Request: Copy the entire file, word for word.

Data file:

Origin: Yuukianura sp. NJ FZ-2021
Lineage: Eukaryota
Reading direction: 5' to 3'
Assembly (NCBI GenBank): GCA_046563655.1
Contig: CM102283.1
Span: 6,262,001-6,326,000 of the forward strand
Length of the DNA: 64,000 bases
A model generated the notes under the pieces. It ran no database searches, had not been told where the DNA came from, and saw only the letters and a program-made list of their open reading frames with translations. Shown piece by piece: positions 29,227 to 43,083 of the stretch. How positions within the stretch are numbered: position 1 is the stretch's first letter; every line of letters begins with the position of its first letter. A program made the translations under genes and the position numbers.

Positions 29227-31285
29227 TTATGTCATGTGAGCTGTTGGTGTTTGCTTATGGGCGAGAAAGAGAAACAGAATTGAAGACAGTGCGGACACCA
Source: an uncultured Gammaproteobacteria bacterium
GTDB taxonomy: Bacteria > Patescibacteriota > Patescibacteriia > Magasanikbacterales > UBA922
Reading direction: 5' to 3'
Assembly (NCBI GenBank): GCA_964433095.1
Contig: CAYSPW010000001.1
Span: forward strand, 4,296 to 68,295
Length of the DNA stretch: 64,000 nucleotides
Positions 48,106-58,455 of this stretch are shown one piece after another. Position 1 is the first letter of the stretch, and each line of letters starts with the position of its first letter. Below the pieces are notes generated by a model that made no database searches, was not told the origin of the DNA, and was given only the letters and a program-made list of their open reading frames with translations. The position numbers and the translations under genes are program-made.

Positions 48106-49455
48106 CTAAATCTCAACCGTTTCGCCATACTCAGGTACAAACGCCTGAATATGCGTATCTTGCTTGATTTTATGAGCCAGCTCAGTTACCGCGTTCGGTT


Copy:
Origin: Yuukianura sp. NJ FZ-2021
Lineage: Eukaryota
Reading direction: 5' to 3'
Assembly (NCBI GenBank): GCA_046563655.1
Contig: CM102283.1
Span: 6,262,001-6,326,000 of the forward strand
Length of the DNA: 64,000 bases
A model generated the notes under the pieces. It ran no database searches, had not been told where the DNA came from, and saw only the letters and a program-made list of their open reading frames with translations. Shown piece by piece: positions 29,227 to 43,083 of the stretch. How positions within the stretch are numbered: position 1 is the stretch's first letter; every line of letters begins with the position of its first letter. A program made the translations under genes and the position numbers.

Positions 29227-31285
29227 TTATGTCATGTGAGCTGTTGGTGTTTGCTTATGGGCGAGAAAGAGAAACAGAATTGAAGACAGTGCGGACACCA
Source: an uncultured Gammaproteobacteria bacterium
GTDB taxonomy: Bacteria > Patescibacteriota > Patescibacteriia > Magasanikbacterales > UBA922
Reading direction: 5' to 3'
Assembly (NCBI GenBank): GCA_964433095.1
Contig: CAYSPW010000001.1
Span: forward strand, 4,296 to 68,295
Length of the DNA stretch: 64,000 nucleotides
Positions 48,106-58,455 of this stretch are shown one piece after another. Position 1 is the first letter of the stretch, and each line of letters starts with the position of its first letter. Below the pieces are notes generated by a model that made no database searches, was not told the origin of the DNA, and was given only the letters and a program-made list of their open reading frames with translations. The position numbers and the translations under genes are program-made.

Positions 48106-49455
48106 CTAAATCTCAACCGTTTCGCCATACTCAGGTACAAACGCCTGAATATGCGTATCTTGCTTGATTTTATGAGCCAGCTCAGTTACCGCGTTCGGTT